Success Stories

November 13, 2012

On October 4, 2004, during field measurements collected in trench LFG-008, a crack developed in the middle of the trench. This occurred during the destruction of the Goat Hill North (GHN) rock pile at the Questa site. The crack varied in width up to a maximum of 100 mm and extended in an arc pattern around the pushed out section of the slope.

The slope had been pushed in a convex arc out from the original slope of the mountain in order to ultimately flatten the slope of the GHN pile and reduce a slope failure risk. Trenches were excavated through undisturbed zones of the original rock pile during the slope destruction process in order to provide insitu field testing / sampling opportunities for the Questa Waste Rock Pile Weathering Study. The crack formed an arc through the excavated trenches in a manner opposite to the lip of the slope. A view of the crack as highlighted from a position directly above the slope may be seen in Figure 1.

The purpose of the back analysis was to identify possible soil strata/soil property scenarios that would produce a slip surface and failure condition at the location measured in the field. For this analysis it was assumed that the crack as observed in the field represents failure. It is noted the crack could possibly represent displacement that might not have ultimately represented failure conditions.

The following points were noted about the site:

  • A bulge at the base of the slope was observed but the precise location was undetermined
  • From survey points and field photographs it was possible to identify the geometry of the upper level rock pile
  • The location of the exit point of the crack could not be determined
  • It was estimated the crack exited at a distance greater than 150 ft from the crest of the slope
  • The exact exit location could not be safely measured
  • Moist conditions existed along the top of the crack at the time of failure

In order to proceed with the analysis it was necessary to recognize the following assumptions:

  • The shear strength of the rock pile material is homogenous
  • The slip surface does not go through the bedrock
  • The shear strength of the bedrock is significantly higher than that of the rock pile material
  • There is a weak soil layer between the bedrock and the rock pile material.
  • The shear strength of the rubble zone is less than that of the rock pile material
  • Shear box testing estimated waste rock phi between 36-47 degrees (slope should not fail!)
  • Colluvium and the rubble zone are combined into a single layer.

The assumptions resulted in the developed 2D geometry as shown in Figure 2

Figure 2: Established geometry of the 2D cross-section through the center of the slope failure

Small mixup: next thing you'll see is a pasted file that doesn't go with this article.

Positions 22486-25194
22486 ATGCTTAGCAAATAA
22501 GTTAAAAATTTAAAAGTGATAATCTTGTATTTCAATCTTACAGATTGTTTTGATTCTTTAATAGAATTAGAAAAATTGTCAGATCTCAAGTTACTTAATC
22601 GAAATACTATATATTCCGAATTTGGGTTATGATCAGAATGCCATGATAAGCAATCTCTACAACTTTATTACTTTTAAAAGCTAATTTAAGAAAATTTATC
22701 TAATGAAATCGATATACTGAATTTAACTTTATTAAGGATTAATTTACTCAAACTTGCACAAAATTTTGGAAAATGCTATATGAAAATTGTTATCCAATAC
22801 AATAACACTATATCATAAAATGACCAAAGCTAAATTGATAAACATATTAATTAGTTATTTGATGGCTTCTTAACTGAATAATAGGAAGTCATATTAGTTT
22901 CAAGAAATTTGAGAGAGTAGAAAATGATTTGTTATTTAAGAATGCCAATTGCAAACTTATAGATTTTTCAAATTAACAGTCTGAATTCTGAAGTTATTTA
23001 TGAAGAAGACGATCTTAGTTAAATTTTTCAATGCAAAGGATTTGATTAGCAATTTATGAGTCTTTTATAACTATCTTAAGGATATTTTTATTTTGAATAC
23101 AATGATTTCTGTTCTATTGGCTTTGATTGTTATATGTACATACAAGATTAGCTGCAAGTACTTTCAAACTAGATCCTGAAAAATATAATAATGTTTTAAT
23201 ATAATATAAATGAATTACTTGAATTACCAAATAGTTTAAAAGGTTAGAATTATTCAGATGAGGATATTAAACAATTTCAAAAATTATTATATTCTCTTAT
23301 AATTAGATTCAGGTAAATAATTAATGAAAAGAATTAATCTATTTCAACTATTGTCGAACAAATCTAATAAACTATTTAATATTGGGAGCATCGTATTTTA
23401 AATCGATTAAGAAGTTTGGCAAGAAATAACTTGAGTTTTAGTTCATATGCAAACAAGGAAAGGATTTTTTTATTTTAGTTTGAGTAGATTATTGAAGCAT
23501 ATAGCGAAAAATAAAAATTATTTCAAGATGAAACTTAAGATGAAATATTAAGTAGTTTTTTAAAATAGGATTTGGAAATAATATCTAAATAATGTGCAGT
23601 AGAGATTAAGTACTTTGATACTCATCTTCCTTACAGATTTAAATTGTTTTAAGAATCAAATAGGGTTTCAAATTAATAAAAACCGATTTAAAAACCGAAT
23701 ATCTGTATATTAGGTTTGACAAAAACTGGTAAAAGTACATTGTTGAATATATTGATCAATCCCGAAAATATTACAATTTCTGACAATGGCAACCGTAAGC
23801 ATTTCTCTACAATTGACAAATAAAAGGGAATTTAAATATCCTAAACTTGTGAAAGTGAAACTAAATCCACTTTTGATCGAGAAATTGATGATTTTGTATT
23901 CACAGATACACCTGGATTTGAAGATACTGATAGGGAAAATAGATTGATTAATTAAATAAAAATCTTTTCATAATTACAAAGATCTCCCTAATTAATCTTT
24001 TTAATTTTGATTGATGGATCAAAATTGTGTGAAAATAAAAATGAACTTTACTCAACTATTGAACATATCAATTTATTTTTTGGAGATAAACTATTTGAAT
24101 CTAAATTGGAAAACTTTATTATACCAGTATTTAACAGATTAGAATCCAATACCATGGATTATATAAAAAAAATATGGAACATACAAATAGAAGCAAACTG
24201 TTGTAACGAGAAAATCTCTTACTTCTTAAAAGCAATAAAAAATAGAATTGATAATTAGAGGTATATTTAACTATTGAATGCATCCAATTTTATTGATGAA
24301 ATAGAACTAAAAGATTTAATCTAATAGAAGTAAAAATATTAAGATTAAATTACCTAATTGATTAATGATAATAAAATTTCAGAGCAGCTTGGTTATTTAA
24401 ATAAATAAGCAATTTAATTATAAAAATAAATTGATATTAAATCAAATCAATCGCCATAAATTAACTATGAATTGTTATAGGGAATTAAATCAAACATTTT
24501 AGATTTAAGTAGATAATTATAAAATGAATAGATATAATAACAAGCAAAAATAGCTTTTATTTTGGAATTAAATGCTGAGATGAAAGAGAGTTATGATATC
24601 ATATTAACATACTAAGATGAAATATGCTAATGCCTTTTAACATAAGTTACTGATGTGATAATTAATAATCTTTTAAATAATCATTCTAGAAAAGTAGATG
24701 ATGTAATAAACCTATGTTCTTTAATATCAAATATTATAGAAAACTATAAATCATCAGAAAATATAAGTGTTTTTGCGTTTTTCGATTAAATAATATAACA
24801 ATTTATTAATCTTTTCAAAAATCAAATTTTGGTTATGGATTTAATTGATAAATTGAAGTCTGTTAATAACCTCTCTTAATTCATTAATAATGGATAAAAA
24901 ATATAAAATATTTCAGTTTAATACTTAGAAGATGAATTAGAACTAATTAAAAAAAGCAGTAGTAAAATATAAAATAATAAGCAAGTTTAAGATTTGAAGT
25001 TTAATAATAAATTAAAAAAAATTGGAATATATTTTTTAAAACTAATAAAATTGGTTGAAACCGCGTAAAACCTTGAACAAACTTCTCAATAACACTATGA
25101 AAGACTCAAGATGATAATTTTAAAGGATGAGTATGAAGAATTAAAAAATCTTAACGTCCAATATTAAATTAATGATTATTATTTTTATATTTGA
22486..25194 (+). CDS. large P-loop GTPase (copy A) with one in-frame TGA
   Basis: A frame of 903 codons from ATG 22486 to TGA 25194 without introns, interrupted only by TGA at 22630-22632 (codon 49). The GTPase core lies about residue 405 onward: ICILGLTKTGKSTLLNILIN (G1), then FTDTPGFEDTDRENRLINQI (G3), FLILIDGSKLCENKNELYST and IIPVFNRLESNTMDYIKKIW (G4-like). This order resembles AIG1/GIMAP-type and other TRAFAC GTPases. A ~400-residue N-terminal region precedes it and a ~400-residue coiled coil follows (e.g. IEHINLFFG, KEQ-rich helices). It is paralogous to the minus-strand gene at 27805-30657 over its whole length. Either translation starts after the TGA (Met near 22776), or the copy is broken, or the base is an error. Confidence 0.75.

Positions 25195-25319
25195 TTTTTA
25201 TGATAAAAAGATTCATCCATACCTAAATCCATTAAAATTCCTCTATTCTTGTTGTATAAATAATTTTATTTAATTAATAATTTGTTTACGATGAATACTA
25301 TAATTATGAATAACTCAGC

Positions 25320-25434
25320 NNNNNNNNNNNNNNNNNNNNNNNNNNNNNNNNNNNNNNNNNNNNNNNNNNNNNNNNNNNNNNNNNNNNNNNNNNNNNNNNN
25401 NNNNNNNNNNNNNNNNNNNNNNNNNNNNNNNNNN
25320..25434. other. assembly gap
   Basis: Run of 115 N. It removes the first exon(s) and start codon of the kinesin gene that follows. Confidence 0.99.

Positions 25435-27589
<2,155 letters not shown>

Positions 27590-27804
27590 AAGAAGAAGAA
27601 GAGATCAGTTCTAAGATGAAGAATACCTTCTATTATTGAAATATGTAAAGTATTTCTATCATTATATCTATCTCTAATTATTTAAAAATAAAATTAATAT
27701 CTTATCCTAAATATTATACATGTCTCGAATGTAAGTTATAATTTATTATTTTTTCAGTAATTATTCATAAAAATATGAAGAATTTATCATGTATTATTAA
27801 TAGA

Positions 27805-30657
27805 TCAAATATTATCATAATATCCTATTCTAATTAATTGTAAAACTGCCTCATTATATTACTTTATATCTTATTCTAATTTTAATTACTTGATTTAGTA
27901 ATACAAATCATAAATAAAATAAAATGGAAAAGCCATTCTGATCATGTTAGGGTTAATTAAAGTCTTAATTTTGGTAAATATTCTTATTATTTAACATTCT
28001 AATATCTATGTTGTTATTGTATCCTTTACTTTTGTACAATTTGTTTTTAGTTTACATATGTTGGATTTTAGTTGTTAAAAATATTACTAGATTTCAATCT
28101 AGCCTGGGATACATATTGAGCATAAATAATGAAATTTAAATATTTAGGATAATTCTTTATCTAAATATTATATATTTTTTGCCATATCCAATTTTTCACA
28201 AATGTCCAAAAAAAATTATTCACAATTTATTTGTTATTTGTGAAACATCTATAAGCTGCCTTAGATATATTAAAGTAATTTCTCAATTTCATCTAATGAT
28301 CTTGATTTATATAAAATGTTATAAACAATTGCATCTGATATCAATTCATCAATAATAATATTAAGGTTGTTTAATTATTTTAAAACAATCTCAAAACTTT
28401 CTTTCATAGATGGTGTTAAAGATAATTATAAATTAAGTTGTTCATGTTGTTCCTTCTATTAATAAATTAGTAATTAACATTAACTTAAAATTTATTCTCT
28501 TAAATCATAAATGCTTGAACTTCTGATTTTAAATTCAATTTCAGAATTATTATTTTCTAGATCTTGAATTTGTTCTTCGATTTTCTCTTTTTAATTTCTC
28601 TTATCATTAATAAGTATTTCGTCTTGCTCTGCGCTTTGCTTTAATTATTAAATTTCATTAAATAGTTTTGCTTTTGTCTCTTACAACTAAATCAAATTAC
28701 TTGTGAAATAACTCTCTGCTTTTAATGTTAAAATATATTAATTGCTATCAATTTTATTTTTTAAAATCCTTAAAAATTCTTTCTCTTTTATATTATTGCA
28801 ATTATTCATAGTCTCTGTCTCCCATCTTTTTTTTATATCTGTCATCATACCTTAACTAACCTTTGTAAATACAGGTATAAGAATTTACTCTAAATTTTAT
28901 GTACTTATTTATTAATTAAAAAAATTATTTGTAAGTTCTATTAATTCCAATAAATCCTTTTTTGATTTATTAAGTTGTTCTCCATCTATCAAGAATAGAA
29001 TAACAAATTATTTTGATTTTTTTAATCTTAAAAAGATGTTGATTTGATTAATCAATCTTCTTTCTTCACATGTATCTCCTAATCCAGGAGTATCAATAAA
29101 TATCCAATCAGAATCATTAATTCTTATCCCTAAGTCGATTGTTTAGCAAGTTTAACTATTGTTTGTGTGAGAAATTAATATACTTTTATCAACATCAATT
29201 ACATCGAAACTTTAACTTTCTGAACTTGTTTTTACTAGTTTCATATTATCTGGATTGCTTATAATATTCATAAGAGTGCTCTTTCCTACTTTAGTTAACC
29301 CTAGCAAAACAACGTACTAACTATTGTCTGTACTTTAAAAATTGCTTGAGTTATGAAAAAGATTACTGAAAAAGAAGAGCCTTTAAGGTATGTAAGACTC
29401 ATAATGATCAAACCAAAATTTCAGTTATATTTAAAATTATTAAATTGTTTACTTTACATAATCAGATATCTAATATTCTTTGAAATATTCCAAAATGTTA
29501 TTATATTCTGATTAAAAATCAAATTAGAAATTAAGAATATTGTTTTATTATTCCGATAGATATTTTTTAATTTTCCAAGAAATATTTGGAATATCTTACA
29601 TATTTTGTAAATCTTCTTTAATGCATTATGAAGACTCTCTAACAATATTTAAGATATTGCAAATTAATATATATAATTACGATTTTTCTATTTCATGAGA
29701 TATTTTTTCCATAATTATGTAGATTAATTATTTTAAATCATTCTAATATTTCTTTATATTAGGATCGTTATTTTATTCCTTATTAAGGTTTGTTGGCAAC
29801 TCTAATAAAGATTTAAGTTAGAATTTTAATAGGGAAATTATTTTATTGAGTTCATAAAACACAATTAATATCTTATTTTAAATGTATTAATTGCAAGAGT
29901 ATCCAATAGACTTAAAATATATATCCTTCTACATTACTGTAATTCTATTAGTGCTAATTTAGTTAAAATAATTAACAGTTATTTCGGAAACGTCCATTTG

Four scenarios were developed based on differing assumptions regarding the slope geometry of the rock pile. Only circular slip surfaces were considered in this analysis.

Case 1: Fixed Entry of Failure Surface - u rock pile material and weak rubble zone

In the Case 1 scenario it is assumed that the rock pile material has strength values which are consistent with field measurements.The strength of the rubble zone is then reduced until the factor of safety of the critical slip surface falls below 1.0. An entry and exit trial-and-error methodology was used to identify the location of the critical slip surface.

    Rock Pile Material: Cohesion = 15 kPa, Friction angle = 36 degrees
    1. Entry and exit trial-and-error methodology was used to identify the location of the critical slip surface
    2. Entry point: Survey Data
    3. Exit point: approximate based on a combination of field observations of a bulge at the toe as well as a sensitivity slope stability analysis regarding the likely location of the slip surface

Given the deep location of the slip surface it appears unlikely that a cohesion value of less than 10 kPa is possible since a reasonable amount of cohesion is needed to force the CSS to have reasonable depth.

Based upon the analysis, the material properties required in the rubble zone in order to achieve failure conditions are:

Figure 3: Typical results of analysis of a potential failure through the rubble zone


Case 2: Fixed Entry of Failure Surface - Homogeneous model

In Case 2 scenario, it was assumed that the soil parameters of the rock pile material and the rubble zone are the same. The entry and exit points of the slip surface were fixed and a circular slip surface was assumed. The radius and center of the assumed slip surface was allowed to vary based on a series of increments related to the assumed entry and exit points.

    Soil parameters: rock pile material and the rubble zone are the same
    1. Entry and exit points: fixed and a circular slip surface was assumed
    2. Radius and center of the assumed slip surface allowed to vary based on a series of increments related to the assumed entry and exit points
    3. Cohesion was assumed to be zero and the effective friction angle allowed to vary until a factor of safety just below 1.0 was achieved.
    4. Cohesion was subsequently added in the additional model runs and the effective friction angle varied until failure conditions were achieved.